The fine art of stripping

Careful chemistry has peeled back two layers of house paint to unveil a rich world of Victorian murals at Mandeville Hall-Loreto Girls School in Toorak. Called the Indian Room, the walls were decorated in the 1870s with paintings of lush green foliage and vegetation, bordered with red draperies and golden architectural detail.

But for the past 50 years, the exotic artworks have lain under a shroud of thick white and grey paint. Stripping the overlying paint without eating into the murals beneath presented quite a challenge. That’s where art conservator and applied chemist Jocelyn Evans from Melbourne University’s Centre for Cultural Materials Conservation (CCMC) stepped in.

“Overpaint-where the original paint layer of an art-work or mural is covered by later paint like house-paint-is a common problem in conservation,” she says. “The difficulty lies in trying to remove the overpaint without damaging the original.  Most chemical systems that attack the overpaint also harm the original paint.”

Evans had to develop her own paint removal system. It was based around a slow-acting paint stripper, called a dibasic ester. “In essence, dibasic esters have a strong softening effect on paint films. But unlike other chemicals commonly used in paint-strippers, they penetrate quite slowly, allowing us to remove the upper paint layer before they can reach the original layer underneath.”

While conservators have already used commercial paint strippers based on dibasic esters to remove non-original paint in a variety of contexts, the idea that they could be used to remove overpaint from an original paint layer, leaving it intact, had not been fully explored. In the meantime, commercial paint strippers based on dibasic esters were withdrawn from the Australian market, apparently due to poor sales.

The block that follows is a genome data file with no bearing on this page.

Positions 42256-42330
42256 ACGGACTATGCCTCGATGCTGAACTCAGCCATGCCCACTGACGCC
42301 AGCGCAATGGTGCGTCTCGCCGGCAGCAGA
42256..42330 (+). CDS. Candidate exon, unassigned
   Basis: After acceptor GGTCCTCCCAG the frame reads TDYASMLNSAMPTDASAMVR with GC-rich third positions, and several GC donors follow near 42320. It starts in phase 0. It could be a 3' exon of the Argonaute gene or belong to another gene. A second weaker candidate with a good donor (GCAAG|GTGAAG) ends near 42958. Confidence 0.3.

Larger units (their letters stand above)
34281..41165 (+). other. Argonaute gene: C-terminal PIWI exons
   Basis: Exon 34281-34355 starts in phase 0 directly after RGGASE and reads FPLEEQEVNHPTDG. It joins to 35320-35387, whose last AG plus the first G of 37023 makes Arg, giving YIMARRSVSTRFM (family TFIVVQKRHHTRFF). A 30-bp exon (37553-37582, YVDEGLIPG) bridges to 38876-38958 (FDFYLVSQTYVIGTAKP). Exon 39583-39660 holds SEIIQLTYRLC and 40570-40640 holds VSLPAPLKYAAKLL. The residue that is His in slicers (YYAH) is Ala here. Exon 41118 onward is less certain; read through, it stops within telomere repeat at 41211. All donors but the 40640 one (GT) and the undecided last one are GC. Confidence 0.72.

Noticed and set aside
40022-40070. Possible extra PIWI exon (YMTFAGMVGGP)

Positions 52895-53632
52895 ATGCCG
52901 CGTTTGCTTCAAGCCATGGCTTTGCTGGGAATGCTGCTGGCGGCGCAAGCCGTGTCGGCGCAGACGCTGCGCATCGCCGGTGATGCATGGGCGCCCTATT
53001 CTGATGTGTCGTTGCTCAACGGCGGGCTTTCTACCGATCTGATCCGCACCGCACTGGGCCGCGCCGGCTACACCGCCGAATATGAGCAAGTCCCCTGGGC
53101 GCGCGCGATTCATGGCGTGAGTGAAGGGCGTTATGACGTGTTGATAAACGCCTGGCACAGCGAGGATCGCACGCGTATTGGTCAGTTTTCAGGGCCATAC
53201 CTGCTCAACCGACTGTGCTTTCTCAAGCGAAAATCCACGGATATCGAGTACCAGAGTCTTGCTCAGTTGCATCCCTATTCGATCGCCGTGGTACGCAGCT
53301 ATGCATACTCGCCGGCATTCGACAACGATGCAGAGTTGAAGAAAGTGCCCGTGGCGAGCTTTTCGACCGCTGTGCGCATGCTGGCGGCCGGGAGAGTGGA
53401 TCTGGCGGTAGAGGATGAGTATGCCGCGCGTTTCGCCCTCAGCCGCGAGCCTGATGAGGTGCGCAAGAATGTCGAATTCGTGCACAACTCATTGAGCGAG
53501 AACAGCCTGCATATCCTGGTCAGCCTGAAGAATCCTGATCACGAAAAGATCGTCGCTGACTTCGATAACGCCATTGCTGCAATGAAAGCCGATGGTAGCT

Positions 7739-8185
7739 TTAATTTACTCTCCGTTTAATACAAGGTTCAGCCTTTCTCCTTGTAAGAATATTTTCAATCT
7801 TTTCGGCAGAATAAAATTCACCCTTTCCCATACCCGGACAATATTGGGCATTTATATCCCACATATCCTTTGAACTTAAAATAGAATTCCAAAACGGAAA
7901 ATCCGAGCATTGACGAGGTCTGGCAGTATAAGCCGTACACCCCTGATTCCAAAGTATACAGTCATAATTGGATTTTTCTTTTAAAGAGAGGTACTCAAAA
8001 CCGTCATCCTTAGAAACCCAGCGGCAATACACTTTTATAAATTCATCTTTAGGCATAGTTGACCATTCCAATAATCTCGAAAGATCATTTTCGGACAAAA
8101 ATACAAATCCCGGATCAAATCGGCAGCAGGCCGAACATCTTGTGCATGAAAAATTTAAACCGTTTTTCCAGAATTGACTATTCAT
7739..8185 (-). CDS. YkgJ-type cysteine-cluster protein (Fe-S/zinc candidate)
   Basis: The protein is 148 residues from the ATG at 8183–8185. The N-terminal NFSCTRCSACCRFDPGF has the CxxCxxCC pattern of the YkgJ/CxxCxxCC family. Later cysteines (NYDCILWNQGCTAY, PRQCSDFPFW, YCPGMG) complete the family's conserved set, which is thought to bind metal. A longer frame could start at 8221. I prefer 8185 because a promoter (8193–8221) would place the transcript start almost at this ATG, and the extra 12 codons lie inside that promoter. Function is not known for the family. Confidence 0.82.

In her investigation, Evans looked at how dibasic esters act on paint layers, and how conservators could use them to remove non-original paint. This involved devising (and testing) a range of formulations from materials that Australian conservators would have ready access to.  The end result was the paint-removal system used successfully at Mandeville Hall.

“It’s impossible to describe the feeling when uncovering these astonishing murals, and being the first to see them in decades” says Evans.  “Conservation is such an exciting blend of science and art.  In this project I was able to apply chemical principles to a real-life problem, with such a visually beautiful result at the end of it all.”

Stripping in action: removing house-paint from a 19th century mural (Jocelyn Evans and Raaf Ishak from The Centre for Cultural Materials Conservation)

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